RICHMOND, Va. (WAVY) – Gov. Terry McAuliffe has declared a state of emergency as yet another winter storm barrels down on the Commonwealth.
Declaring a state of emergency authorizes state agencies to position resources to help local agencies if needed during the storm.
“This storm could bring difficult travel and widespread power outages for the next few days,” said Governor McAuliffe. “It is also going to be very cold with gusty winds across Virginia. Please postpone travel during the storm, charge up your mobile devices so you can stay in touch, and take time to check on your neighbors in case they need help.”
The storm is expected to begin as rain and switch over to ice before finally transitioning to snow, making roads treacherous for motorists across the state.
Additionally, the Virginia National Guard is authorized to bring up to 100 personnel on state active duty. That personnel is expected to be in place Monday night and will rapidly respond if needed.
Gov. McAuliffe’s office is offering the following tips for Virginians before, during and after the storm:
- Be prepared to take care of yourself and your family for at least 72 hours, in case roads are blocked and/or there are power outages.
- Prepare a three-day supply of food that includes a gallon of water per person per day and food that does not require electricity to prepare it.
- Have a battery powered and/or hand-crank radio and extra batteries for emergency information. Listen to local weather forecasts and instructions from local officials.
- Always run generators outside in well-ventilated areas. Never use a portable generator in any enclosed or partially enclosed space.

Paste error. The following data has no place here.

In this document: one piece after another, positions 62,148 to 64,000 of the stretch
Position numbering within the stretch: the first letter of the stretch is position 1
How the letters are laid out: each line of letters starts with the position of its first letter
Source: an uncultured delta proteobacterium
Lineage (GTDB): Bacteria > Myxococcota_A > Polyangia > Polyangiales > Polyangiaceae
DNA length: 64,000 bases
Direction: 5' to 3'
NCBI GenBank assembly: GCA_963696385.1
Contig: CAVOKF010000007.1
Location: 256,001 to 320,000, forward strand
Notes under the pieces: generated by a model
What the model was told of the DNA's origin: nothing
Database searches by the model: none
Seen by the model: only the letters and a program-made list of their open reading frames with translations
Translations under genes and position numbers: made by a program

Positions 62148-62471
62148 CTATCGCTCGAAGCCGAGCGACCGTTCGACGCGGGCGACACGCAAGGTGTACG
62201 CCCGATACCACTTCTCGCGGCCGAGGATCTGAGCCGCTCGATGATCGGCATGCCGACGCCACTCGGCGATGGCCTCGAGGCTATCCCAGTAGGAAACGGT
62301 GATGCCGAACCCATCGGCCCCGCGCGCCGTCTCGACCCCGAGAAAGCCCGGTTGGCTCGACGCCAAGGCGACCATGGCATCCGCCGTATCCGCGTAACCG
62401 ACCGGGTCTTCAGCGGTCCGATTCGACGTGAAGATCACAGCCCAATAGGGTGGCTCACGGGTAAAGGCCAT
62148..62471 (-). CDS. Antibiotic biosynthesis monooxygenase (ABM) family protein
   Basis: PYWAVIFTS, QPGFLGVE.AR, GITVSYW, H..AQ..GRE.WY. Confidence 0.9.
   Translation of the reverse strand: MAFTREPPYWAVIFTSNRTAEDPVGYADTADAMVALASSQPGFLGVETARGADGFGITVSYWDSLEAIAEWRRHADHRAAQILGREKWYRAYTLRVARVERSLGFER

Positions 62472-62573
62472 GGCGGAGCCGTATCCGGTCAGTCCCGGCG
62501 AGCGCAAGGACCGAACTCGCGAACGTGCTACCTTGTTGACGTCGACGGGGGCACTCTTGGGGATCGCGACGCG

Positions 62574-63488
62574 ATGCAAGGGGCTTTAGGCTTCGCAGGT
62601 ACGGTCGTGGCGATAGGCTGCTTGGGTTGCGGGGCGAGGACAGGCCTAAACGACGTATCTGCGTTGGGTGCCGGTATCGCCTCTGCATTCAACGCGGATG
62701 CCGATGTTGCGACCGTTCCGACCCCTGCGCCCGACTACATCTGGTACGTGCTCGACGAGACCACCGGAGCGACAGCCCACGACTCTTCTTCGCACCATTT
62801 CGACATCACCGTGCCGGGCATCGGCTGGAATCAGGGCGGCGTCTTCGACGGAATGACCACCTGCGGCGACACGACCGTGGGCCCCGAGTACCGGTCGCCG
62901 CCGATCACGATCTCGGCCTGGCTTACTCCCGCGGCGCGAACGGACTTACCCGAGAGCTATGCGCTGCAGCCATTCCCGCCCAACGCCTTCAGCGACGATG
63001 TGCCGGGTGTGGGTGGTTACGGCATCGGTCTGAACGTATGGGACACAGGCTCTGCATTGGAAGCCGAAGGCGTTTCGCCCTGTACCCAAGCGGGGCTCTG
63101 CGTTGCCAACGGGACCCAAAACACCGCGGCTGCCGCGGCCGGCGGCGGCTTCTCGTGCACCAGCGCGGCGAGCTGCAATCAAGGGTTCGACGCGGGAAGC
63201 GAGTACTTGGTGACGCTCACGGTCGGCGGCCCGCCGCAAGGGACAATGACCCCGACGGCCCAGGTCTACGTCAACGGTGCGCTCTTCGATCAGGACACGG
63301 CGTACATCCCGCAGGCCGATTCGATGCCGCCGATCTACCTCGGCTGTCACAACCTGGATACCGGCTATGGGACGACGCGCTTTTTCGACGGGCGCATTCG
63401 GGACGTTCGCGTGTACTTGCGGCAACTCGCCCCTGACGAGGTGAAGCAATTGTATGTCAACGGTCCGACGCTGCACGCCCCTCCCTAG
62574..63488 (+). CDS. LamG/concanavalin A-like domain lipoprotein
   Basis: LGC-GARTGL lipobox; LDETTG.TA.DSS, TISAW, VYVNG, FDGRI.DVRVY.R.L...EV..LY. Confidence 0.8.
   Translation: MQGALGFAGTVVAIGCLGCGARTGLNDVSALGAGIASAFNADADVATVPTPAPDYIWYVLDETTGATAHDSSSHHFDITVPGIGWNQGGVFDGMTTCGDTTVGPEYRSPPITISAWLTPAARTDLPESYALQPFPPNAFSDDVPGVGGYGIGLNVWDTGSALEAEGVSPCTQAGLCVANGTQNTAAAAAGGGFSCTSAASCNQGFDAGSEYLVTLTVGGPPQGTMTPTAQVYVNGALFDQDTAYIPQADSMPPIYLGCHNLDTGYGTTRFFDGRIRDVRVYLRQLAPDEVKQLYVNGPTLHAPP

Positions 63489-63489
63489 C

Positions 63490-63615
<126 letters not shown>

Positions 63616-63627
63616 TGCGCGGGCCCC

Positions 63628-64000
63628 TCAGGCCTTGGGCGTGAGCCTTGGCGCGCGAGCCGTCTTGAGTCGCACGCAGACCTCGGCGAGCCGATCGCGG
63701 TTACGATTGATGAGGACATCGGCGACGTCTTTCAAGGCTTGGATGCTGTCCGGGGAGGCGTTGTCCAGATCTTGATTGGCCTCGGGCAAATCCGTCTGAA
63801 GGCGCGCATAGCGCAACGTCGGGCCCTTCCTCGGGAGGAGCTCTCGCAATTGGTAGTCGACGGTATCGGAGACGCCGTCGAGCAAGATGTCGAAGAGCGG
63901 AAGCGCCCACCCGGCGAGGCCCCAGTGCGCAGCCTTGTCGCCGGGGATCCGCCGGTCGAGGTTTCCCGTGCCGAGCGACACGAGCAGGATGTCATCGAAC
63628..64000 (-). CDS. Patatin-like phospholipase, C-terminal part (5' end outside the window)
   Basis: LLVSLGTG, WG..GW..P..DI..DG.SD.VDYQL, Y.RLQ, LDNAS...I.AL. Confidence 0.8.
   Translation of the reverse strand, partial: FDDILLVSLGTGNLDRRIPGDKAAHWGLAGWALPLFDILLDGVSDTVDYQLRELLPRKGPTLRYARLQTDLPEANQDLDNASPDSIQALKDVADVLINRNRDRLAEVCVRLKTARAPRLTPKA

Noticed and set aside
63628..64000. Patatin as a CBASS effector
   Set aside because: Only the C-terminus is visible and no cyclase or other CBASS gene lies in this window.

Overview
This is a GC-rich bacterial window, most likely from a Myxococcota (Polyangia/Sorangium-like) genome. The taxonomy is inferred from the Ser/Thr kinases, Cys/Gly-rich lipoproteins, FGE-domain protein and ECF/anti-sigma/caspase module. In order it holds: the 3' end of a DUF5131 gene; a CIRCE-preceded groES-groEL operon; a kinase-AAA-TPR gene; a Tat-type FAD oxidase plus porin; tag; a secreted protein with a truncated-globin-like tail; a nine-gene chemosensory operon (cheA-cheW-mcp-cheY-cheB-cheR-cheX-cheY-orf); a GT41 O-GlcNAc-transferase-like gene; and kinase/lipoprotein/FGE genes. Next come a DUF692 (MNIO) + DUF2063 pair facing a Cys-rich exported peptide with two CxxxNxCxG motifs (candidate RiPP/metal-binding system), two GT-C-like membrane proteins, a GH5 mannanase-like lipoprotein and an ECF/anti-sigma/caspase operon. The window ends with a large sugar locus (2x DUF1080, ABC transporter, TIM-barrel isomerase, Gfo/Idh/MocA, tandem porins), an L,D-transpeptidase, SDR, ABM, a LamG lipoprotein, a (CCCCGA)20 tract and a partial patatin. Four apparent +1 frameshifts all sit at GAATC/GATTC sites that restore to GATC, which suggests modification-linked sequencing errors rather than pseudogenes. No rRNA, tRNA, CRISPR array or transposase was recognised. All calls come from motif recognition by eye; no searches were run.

- Only travel if absolutely necessary. Roads can become very hazardous very quickly. Always wear a seatbelt, and know road conditions before you leave. Road condition information is available 24/7 by calling 511 or going to www.511Virginia.org
- Have emergency supplies in your vehicle. If you are stranded you will need water, food, blankets, flashlight and extra batteries at a minimum.
- Avoid overexertion while shoveling snow and cleaning up from the storm, no matter your age or physical condition. Shoveling snow or pushing a car can bring on a heart attack or make other medical conditions worse.
- If you need help for an elderly or disabled person during the storm, need information on warming shelters or are concerned about an unsheltered individual or family, call 211 or visit www.211virginia.org. When you call 211, a trained professional will suggest sources of help using one of the largest databases of health and human services in your community and statewide.
- Get winter weather preparedness information at www.ReadyVirginia.gov and download the new Ready Virginia app for iPhones and Android devices.